What Is Mindfulness?

What Is Mindfulness?

February 02, 2018

What is Mindfulness?

Let’s first understand the opposite, Mindlessness.

Have you ever driven your car to a destination only to realize you can’t recall how you arrived there? Most of us have!

According to research, by psychologists at Harvard University,  the average person is on autopilot 47% of the time. This mind-wandering most people perform is a daydreaming state. In this busy hyper-connected world we live in we fail to notice the true meaning of being alive. This mind wandering is always thinking about the past or the future. Mindlessness makes us susceptible to anxiety, stress, and depression.

A wandering mind is an unhappy mind.  

So, what is Mindfulness?

Mindfulness is the state of being consciously aware, to be aware moment-by-moment of our thoughts, feelings, and surroundings. It is the fundamental human ability to be fully present, no matter what we are doing or where we are.

Mindfulness

If you take time to realize where your mind is throughout the day, you will realize it’s stuck in the past or future. Our minds are filled with worry and planning, being upset about what happen or didn’t happen. We are blasting through the day, squeezing the present moment to make time someplace else. Day to day we rush to work, school, shopping, eating, and checking our phone. When do you take time to be grateful, be in peace, and be with the present?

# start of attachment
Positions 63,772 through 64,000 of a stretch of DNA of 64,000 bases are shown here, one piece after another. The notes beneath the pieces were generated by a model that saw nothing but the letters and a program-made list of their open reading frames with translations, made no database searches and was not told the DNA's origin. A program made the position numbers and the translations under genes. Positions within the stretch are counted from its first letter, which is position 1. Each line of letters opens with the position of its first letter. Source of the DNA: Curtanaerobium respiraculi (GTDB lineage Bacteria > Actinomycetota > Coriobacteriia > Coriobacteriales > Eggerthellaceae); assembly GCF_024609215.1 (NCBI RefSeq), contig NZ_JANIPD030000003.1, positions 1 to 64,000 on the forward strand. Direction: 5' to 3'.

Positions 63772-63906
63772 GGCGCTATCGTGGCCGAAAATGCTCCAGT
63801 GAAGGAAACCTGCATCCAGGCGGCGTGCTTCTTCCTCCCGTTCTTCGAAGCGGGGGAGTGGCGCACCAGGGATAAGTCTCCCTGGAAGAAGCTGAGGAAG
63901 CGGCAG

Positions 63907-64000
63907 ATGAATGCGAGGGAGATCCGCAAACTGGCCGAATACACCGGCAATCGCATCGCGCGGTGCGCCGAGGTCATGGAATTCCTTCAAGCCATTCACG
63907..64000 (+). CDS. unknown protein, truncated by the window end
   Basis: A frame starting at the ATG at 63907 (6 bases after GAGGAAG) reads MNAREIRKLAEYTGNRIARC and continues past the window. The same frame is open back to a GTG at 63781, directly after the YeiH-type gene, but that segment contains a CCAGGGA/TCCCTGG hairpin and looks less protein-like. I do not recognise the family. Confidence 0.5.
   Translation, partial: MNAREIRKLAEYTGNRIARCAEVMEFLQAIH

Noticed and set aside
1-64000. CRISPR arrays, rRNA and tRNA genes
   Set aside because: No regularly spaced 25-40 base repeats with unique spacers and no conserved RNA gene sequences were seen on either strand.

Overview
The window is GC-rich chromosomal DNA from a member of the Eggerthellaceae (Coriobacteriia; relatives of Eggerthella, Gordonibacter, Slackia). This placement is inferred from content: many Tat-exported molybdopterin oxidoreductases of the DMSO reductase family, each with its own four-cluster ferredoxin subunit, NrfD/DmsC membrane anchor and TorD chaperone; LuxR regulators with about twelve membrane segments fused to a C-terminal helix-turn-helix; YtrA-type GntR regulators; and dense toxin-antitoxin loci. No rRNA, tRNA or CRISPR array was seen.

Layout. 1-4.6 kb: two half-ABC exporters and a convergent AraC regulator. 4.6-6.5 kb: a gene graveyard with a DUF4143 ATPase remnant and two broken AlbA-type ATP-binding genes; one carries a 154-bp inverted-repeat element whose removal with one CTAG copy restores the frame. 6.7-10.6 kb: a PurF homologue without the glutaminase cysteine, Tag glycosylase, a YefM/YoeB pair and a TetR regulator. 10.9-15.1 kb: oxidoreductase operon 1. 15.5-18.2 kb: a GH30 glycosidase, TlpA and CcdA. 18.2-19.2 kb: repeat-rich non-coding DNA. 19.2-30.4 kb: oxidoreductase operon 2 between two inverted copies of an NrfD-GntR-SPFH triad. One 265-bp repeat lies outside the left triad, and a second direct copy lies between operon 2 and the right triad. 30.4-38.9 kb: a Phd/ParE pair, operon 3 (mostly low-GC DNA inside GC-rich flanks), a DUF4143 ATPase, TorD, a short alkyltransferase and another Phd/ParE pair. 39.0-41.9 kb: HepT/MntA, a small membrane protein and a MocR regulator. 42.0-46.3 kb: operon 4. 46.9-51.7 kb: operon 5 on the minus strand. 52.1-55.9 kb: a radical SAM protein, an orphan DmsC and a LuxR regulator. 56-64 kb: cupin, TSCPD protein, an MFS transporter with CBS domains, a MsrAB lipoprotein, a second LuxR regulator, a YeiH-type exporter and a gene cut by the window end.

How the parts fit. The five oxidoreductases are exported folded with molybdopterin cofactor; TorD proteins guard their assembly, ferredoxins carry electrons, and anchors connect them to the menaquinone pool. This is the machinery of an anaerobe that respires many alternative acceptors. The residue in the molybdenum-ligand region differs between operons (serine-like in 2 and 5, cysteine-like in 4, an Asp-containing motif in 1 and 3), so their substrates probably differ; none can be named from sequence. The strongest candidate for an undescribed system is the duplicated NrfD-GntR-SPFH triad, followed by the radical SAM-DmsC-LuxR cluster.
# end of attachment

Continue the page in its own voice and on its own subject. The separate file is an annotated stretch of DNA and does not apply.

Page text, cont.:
Mindfulness is a natural quality we all have. When we practice mindfulness we’re practicing the craft to form space for ourselves. Quieting your loud mind giving you space to think, breath, and not excessively be overwhelmed by what’s happening.

Benefits:

  •         Decreased stress
  •         Enhanced performance
  •         Gain insight/self-awareness
  •         Increased attention to others
  •         Increased clarity and perception
  •         Lowered anxiety level

Things to keep in mind:

Remember, being mindful is available to you at all times. Your mind is always with you; you just need to choose when to become aware. Start small, for example, take time out of your busy life to find a small area, silence your phone, and just breathe. Focus on your breathing and become aware of it. Breathing deeply and smoothly is an easy, effective way to be more present. Think of it as a quick reset in your day.You will immediately feel calmer and less stressed. Eventually, you will become aware of your thoughts and without any judgment allow them to float, like a cloud out of your mind. Commit to taking time each day to sit and be still. Make it a habit!

Whatever practice you do develop, practice it! Be mindful not mind full.

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Have a great day!

Reference:

https://news.harvard.edu/gazette/story/2010/11/wandering-mind-not-a-happy-mind/



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